Great job and now here are 3 new challenges:
The vines were loaded with flower buds so I am sure it will be spectacular in bloom, but it is killing the trees it is on. Wisteria is a tough, tenacious vine that needs to be relegated to a non-living structure of a fence, arbor or trellis. Allowed to grow on trees it will girdle and kill them.
It was a gorgeous day and made for an easy drive, but it would have been a great day to be out in the garden. I made it home and our family went to the opening home game of the Arkansas Travelers at Dickie Stephens park. There are two new mascots this year.
It was a fun evening. We left before the game was officially over, but the Travelers were ahead by 1 run. Not sure how it will end.
While it was still a tad cool this morning, it turned into a gorgeous day. Not a cloud in the sky and low humidity with mild temperatures. It was tough having to work inside. I went from meeting to meeting to meeting today. We discussed the online MG training, the rice expo, state conference, secretarial duties, and County 76. I got handouts ready for tomorrow, one column done, but need to do 7 more before I leave town next week. I have a list of to do’s and am gradually working through them.
We found ticks on two of our dogs this weekend–one was my son’s who doesn’t live with us, but two on one of ours. We did not have great success in trying to remove them so I treated them and killed the ticks, and prevented more plus fleas. My son took his dog in this morning and my goal was to take our other one to have them checked out and bring both dogs home. The vet found 4 dead ticks on Kyle’s Trips, and I made it in with Skooter. I showed her where the ticks were and we found out why Skooter was so incensed that we were messing with him–they weren’t ticks, but his nipples!! I guess I need new glasses:)~ I think it is sort of like a case of head lice–when you hear someone has them, you start scratching, even though you never had them. When we found the ticks of Trips, we started seeing them everywhere. Good news, Skooter was healthy and tick free! But the word is that ticks are already out in large numbers so treat your animals and check yourself if you are outside.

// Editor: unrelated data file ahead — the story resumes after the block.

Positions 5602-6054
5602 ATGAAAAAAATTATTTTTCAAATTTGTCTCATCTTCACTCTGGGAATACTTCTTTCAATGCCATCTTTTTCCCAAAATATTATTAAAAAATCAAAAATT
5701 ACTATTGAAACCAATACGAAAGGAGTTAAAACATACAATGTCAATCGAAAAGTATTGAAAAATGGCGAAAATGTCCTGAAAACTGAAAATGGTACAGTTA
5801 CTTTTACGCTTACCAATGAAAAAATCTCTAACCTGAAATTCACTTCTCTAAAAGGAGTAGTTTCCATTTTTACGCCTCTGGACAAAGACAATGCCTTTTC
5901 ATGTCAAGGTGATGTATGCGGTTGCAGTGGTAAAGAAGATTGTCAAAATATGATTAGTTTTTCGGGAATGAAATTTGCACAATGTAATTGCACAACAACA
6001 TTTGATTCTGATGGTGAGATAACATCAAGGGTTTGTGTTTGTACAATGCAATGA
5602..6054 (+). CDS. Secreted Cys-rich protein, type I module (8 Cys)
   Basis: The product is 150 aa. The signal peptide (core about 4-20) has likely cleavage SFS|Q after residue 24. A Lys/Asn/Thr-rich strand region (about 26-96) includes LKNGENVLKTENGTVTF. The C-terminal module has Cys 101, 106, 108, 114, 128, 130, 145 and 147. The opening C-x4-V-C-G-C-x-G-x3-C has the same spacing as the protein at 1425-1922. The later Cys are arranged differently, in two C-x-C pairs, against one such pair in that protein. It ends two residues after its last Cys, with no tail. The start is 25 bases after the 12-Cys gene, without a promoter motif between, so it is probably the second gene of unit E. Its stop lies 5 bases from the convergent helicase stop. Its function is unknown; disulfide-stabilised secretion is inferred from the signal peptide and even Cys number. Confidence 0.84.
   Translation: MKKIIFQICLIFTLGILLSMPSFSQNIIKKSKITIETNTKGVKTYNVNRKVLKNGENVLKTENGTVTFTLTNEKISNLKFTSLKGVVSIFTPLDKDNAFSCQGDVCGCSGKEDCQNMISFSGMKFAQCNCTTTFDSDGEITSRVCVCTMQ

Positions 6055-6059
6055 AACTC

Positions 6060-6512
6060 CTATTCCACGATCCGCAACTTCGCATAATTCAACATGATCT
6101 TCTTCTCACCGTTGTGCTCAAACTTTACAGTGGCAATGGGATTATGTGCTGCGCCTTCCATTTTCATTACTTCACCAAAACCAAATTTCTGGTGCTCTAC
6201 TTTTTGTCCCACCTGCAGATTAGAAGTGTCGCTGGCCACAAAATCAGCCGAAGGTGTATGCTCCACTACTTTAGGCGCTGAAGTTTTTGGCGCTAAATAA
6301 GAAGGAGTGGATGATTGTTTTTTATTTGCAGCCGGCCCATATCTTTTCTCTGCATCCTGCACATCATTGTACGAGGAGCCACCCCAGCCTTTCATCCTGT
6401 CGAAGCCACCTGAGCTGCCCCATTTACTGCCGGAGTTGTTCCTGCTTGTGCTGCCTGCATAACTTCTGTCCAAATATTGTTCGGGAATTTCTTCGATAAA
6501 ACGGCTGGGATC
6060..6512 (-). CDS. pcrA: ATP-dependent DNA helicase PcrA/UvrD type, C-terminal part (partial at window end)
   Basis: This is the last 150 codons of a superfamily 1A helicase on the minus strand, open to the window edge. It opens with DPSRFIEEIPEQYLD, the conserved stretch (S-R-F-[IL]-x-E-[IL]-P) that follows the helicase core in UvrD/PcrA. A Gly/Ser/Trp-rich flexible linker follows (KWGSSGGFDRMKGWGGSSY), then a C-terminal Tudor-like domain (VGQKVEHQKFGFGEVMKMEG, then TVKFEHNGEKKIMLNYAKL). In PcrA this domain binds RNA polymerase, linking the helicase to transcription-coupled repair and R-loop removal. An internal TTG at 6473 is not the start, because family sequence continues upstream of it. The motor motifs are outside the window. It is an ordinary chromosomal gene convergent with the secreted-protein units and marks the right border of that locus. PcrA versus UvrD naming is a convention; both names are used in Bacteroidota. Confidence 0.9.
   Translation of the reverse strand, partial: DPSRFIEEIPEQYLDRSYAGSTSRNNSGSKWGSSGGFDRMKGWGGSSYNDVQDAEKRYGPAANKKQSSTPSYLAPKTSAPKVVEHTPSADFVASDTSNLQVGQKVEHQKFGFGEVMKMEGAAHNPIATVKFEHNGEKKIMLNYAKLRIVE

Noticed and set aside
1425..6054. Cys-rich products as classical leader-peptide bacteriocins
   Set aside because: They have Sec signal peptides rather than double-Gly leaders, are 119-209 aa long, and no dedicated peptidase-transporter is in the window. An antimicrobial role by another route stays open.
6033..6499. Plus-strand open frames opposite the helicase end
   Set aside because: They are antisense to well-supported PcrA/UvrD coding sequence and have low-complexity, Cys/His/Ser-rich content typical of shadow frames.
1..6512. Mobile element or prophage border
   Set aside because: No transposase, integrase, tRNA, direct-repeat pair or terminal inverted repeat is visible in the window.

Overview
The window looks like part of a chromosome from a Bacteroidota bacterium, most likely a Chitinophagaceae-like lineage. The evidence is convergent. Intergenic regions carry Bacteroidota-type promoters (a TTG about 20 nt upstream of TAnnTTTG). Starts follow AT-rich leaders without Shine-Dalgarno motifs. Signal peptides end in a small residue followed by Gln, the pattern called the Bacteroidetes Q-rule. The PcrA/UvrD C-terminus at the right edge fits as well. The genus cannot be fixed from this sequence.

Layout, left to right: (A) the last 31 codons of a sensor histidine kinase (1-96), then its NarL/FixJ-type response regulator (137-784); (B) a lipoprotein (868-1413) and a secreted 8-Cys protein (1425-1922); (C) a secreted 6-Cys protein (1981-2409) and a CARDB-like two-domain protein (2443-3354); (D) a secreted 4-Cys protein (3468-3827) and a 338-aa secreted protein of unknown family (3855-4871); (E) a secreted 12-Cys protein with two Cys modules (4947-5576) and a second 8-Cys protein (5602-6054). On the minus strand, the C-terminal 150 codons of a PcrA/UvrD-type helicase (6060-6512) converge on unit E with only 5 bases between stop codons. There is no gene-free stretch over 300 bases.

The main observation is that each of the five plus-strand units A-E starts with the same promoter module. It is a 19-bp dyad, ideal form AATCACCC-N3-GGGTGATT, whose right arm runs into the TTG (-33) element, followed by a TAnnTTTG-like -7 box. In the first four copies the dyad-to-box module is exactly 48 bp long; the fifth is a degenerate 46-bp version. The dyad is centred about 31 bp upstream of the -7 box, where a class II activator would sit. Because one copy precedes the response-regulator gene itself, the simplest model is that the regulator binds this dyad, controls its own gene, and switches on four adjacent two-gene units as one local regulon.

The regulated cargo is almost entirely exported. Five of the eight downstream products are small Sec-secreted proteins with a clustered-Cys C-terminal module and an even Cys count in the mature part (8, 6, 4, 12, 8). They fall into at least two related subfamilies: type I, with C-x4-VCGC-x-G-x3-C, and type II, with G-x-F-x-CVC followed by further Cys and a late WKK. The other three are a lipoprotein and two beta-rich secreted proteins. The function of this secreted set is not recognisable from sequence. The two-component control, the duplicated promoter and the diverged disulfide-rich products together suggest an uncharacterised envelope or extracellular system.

I have blooms on the woodland poppy and one of the heucheras and also my loropetalum . I also have buds about to pop on my rhododendron
Remember the mystery plant from last week–the aucuba with red berries–here are the female blooms.
It has been a few years since we had an executive MG team retreat, and it was amazing at what we accomplished. Our officers and program chairs met at the Arkansas 4-H center yesterday after lunch and worked until about 9:00 p.m. stopping only to eat dinner, and then we were back at it again today after breakfast, up through lunch (I had to skip lunch to get to Russellville and MG training).
Our normal quarterly meetings are held at the state office and go from 10- 3, but having the extra time and a focus was really nice. It is also nice to get to know each other a bit more through an extended visit. I love the Arkansas MG program and think it is one of the best volunteer organizations in the country, but it is even more awe-inspiring to see the passion and dedication of our volunteers and how committed they are to making a great program even better. I think statewide we can see the impact of what happened the past few days. Thank you Arkansas Master Gardeners!
Then I left in a light drizzle to head to Russellville for their MG training. I went in and out of light rain to heavy rain and ended with bright sunshine. It was a nice group of volunteers and this was day one of training.
I think I have overworked my vocal cords in recent days and I was worried that speaking for 3 + hours might be tough, but I did not lose my voice and made it through with many questions answered. As we ended we went outside the county office to tour their raised bed vegetable project.
This sanctioned project is a joint venture between MGs and the juvenile detention group. Each week teens come and work the gardens with MGs and share in the produce. It has been highly successful. One great success story is that last year, one of the young people in the program who had been kicked out of multiple schools, connected with a MG who helped tutor. Surrepticiously they found out he couldn’t read and would rather have been kicked out of school for fighting instead of people learning he couldn’t read. They connected him with a tutor and he went on to get his GED and is a reader!! Gardening is not just about growing plants but growing and nurturing people too! Who knows what a difference you are making in one persons life. Every day I feel blessed to work with such great volunteers and the impact you are making statewide is impressive!
Yesterday was gloomy and cold, but I did get the yard mowed and some clean up done before the rain started. We got about a half inch so the plants are growing. This cool weather has kept the bulbs in bloom so well. I need to find out what these tulips are, they are changing colors daily.
Last night we went to dinner with friends and had an amazing meal and discussed our upcoming vacation to France. Clay and I are going with 3 other couples to the Canal d’Midi in the south of France leaving next week. We will pilot a 4 bedroom rented houseboat and have some unique adventures. It should be wonderful. I hope to blog daily, but have no idea about internet service–but stay tuned.
For now, I am trying to wrap up all lose ends, write columns, speak and get the yard ready. I am heading now to the Arkansas 4-H center for our County 76 board retreat. It ends tomorrow at lunch and then I head to Russellville for MG training there.
Here are your mystery plant challenges for the week.